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Warm Water For On Scene Decon Question

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  • Warm Water For On Scene Decon Question

    At one time I watched a webcast on reducing cancer in the fire service and the presenter explained how their department spent about $50 per apparatus to run water from the pump to the engine that warmed it up and supplied it to a garden hose fitting on the side of the truck for decontamination post incident. They wound up converting the fleet. Think they tapped a discharge or the pump manifold, ran a hose to a heat exchanger then to the hose bib but I can't recall exactly how it was done.

    Has anyone done something similar? Did you happen to watch the same webcast and remember the name?

    Thank you for your assistance,
    Train like you want to fight.

  • #2
    Walt, hows that going to work in the winter??? You're still outside. I think the best thing is to use wipes on scene, then go back to the station and take a proper shower.


    • #3

      By no means am I supporting not taking a shower. It was just something that I found rather interesting because it would allow you to wash up without needing to use cold water. If your hands aren't freezing then you are more inclined to do a good job of washing up your hands, face and possibly neck while still on scene. We have the wipes, encourage our members to shower and wash their gear after a call but every little bit helps. It was just something that I found intriguing and wanted to revisit.

      Aside from health reasons, having warm water available on scene could possibly help mitigate some of the winter challenges such as a frozen valve because you may be able to thaw it enough to operate. Who knows?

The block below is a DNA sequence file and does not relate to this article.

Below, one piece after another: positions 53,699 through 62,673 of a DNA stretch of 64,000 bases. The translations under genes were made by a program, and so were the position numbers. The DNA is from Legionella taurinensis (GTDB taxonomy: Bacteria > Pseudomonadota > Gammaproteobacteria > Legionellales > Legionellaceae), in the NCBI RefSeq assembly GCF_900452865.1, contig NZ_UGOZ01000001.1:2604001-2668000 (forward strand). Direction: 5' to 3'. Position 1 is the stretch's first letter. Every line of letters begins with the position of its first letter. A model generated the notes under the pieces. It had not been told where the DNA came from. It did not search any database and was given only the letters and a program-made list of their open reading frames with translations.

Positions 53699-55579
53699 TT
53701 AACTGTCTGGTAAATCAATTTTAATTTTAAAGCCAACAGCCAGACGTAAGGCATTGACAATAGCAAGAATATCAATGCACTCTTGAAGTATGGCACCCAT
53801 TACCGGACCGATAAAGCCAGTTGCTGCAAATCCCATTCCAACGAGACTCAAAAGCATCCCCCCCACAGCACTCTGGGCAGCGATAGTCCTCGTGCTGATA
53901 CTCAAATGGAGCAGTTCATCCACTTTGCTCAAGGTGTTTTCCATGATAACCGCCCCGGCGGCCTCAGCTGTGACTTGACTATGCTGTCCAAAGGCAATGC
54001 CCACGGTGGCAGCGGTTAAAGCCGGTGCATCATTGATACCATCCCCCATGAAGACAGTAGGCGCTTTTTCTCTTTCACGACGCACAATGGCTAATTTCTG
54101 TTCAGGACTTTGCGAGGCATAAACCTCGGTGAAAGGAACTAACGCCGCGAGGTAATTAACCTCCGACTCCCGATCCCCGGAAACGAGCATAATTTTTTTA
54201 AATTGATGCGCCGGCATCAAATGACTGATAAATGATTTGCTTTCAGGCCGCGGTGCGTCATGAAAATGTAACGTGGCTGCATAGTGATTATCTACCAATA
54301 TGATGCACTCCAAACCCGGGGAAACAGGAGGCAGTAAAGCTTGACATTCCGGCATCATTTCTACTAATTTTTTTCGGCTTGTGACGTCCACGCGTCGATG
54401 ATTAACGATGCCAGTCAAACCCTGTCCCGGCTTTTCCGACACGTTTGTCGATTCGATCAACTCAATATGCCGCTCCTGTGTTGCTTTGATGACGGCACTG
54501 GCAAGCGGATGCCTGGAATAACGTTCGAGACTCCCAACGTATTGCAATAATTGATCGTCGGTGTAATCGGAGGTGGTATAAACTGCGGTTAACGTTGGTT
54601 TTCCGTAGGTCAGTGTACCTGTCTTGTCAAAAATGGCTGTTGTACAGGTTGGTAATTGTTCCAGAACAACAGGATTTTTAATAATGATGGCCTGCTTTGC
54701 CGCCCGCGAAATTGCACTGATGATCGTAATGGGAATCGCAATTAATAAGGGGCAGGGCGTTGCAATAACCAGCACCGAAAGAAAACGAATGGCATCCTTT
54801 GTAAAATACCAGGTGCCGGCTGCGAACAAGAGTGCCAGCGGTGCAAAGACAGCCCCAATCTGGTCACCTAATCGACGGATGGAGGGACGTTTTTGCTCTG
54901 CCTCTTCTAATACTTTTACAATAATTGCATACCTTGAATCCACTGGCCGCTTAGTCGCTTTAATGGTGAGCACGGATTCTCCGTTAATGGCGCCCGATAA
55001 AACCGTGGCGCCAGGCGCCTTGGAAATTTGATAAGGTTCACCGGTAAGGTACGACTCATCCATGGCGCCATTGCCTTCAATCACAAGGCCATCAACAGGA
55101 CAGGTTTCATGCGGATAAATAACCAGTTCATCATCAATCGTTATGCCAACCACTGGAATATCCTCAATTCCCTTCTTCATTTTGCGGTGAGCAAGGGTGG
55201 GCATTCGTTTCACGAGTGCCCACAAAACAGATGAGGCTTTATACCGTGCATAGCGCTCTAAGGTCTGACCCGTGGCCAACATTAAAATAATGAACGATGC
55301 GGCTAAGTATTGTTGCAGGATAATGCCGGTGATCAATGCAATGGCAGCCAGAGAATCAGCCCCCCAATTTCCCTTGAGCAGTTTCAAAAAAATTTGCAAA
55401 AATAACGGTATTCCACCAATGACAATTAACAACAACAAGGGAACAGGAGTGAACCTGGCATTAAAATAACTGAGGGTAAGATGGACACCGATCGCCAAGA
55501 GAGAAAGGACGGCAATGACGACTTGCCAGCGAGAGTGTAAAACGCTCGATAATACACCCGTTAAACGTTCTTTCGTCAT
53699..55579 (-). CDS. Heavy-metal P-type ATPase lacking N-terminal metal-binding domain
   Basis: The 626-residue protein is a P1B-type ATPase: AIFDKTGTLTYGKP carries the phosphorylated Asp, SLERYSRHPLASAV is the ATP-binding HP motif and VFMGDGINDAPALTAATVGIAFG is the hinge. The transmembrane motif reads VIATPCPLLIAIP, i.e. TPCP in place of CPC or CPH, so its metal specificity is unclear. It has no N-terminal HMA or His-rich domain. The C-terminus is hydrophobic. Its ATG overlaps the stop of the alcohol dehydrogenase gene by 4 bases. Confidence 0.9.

Thanks for the question.
      Take care,
      Train like you want to fight.


      • #4
        Walt, another consideration is that who knows what kind of crud or bacteria is in your tank or pump. I know sometimes we have to run some bleach in our tanks if we draft water, the tank will get that skunky sulfur smell. I think there's more risk of some bio hazard than it's really worth, other than washing the big chunks off of your hands. Even with city water, you get a bit of rust or grit sometimes. My paid dept. does have a decon unit that you could shower in for Haz-mat stuff, but it could be a hassle dragging that huge trailer out to every fire.


        • #5
          I can see where there would be benefits. This would be especially true for wet rescues or similar apparatus. The idea of thawing in the winter or other similar weather related issues is one that could be very valuable.

          For us, not so much. Since we have no hydrants and the vast majority of our mutual aid has no hydrants. That means the water in our tanks could be from the stream, the pond, liquid manure pits (that we try to flush out several times, but it has happened), or even swimming pools. So for us to use tank water for decon may actually be worse than what we are washing off.


          • #6
            Starting to see more departments actually spay down the firefighter after a structure fire call like we do for Hazmat. They are using a booster line but just normal tank water. Gear is then bagged and kept out of the passenger compartment until they get back to the station to finish washing the gear.


            • #7
              Originally posted by mitchkrat View Post
              Starting to see more departments actually spay down the firefighter after a structure fire call like we do for Hazmat. They are using a booster line but just normal tank water. Gear is then bagged and kept out of the passenger compartment until they get back to the station to finish washing the gear.
              Unless you've been flushing a lot of water through your pump from a hydrant, I don't really like the idea of using stagnant water from a tank. Depending on where you are, there can be some really bad microorganisms in water you've picked up from ponds and such. I think we need to think about bio hazards as well as the normal toxic materials from fires.


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